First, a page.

SACRAMENTO -- Early contributions to Gov. Jerry Brown's tax-hike initiative show a wide span of interests are beginning to line up behind it.

In the past two weeks, two business groups -- the Occidental Petroleum Corporation and the American Beverage Association -- pitched in $250,000 apiece to his ballot committee, Californians to Protect Schools, Universities and Public Safety.

The governor has raised $1.7 million as his campaign begins to collect signatures to place the initiative on the November ballot, according to campaign finance reports released Tuesday. No committee has yet been formed to oppose the tax measure.

Gaining the support of business alongside Democrats' traditional labor allies appears to be a key to the governor's strategy, analysts say. The measure would raise about $7 billion by increasing the sales tax by a half-cent and income tax on individuals who make $250,000 or more a year.

"The governor's hoping people will not see this simply as a sop to public employee groups," said Jack Pitney, a government and political science professor at Claremont McKenna College. "The danger is that opponents can portray this as the establishment versus the people, insiders versus outsiders. While support of big business may bring it a lot of money, it may also raise the suspicion level of many voters."

Previously, the California Association of Hospitals and Health Systems gave $500,000, the state building trades $250,000, Blue Shield of California $100,000 and four Indian tribes gave a total of $300,000 to the governor's effort.

Two heavy hitters, the California Teachers Association and the California Medical Association, weighed in with endorsements in the past several days, and more big donations are in the offing as Brown seeks to raise about $4 million for signature gathering, said Steve Glazer, Brown's top political adviser.

"I'd describe our fundraising as robust," said Glazer, who ran Brown's 2010 campaign. "We're very optimistic about raising a lot more. This is just the start of the great breadth of support this measure will have."

But even as Brown worries aloud that other tax measures being proposed for the ballot could confuse voters and cause them to turn against all of them, two of the competing measures poured in big bucks to show they're still pushing forward with their own plans.

Molly Munger, a wealthy civil-rights attorney, just deposited $300,000 more into her campaign -- Our Children, Our Future -- on top of the $500,000 she'd already contributed from her personal wealth.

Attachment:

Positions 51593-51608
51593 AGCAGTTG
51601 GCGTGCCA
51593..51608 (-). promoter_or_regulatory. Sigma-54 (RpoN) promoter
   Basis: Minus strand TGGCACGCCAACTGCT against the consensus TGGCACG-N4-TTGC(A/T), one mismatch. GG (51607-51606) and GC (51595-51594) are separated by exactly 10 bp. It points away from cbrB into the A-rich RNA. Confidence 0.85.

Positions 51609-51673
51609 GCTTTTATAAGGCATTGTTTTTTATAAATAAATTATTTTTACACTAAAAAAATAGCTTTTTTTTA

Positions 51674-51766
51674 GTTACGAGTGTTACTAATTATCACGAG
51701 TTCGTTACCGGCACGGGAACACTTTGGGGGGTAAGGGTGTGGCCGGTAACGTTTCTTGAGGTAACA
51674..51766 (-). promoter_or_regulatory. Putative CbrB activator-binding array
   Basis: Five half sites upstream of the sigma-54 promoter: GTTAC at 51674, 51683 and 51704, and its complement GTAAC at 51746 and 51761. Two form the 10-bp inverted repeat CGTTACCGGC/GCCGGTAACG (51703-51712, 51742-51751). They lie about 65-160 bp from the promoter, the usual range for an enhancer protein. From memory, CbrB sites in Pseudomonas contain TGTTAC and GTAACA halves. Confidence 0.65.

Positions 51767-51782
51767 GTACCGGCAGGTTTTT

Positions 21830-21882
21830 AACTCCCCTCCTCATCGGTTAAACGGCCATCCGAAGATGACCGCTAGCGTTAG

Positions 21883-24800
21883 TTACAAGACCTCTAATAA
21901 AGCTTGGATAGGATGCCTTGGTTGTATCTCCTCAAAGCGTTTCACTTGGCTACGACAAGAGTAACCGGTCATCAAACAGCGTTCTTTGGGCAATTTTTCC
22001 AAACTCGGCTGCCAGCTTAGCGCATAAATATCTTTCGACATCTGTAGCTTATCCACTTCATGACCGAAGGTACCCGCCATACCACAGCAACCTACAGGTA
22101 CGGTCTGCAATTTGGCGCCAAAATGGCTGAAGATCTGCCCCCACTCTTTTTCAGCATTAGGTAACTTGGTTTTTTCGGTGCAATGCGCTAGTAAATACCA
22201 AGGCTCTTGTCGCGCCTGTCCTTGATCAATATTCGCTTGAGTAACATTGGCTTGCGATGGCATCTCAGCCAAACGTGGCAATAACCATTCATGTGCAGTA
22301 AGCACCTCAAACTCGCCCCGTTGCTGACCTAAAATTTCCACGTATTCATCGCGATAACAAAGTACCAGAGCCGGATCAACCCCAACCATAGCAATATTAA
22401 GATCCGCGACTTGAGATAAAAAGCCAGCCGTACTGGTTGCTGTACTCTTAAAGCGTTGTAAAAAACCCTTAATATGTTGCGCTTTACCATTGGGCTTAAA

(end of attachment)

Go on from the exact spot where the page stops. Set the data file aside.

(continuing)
And the California Federation of Teachers this week dumped $500,000 into Restore California's campaign for a tax on individuals who make more than $1 million a year. It was the only contribution the campaign had received as of Tuesday -- a far cry from what's needed to gather enough signatures.

In what may be an even more expensive campaign, both sides in the upcoming battle over a "paycheck protection" measure have begun to amass their own war chests.

Stop Special Interests Now, the group seeking to prohibit unions from automatically collecting members' dues for political purposes, reported raising $1.8 million through Dec. 31.

Tim Draper, a Menlo Park venture capitalist, and William Edwards, a Palo Alto investor, both donated $100,000. The top donors are Edward Bloomfield, the Manhattan Beach billionaire laundry magnate, who gave $300,000; Larry Smith, an Orange County Republican activist who gave $235,000; and Charles Munger, Molly's brother, who so far has given $119,469.

The opponents, the Alliance for a Better California, raised $837,000 through Dec. 31, but have more than doubled it in the month since with $987,000 in contributions -- $500,000 of which came from the American Federation of State, County and Municipal Employees. Most of the rest -- $450,000 -- came from the Peace Officers Research Association of California.

In a reprise of an initiative that voters rejected in 2010, George Joseph, the 90-year-old billionaire chairman of Mercury Insurance, has poured in $8.2 million of his own money for a ballot measure to allow drivers to switch insurers without penalty.

Opponents, who have yet to create a campaign committee and who defeated the 2010 measure despite being outspent 15-to-1, argue that the measure is intended to create penalties for drivers who don't carry insurance continuously.

In a remarkable showing of fundraising prowess, former Obama administration official Ro Khanna, 35, of Fremont, raised more money in the fourth quarter of 2011 -- $1.2 million -- for a run in the 15th Congressional District than incumbent Rep. Pete Stark and two other candidates combined.

Khanna, however, has said he won't run for the seat until 2014 unless the 80-year-old Stark decides not to run this time around.

Staff writer Josh Richman contributed to this report.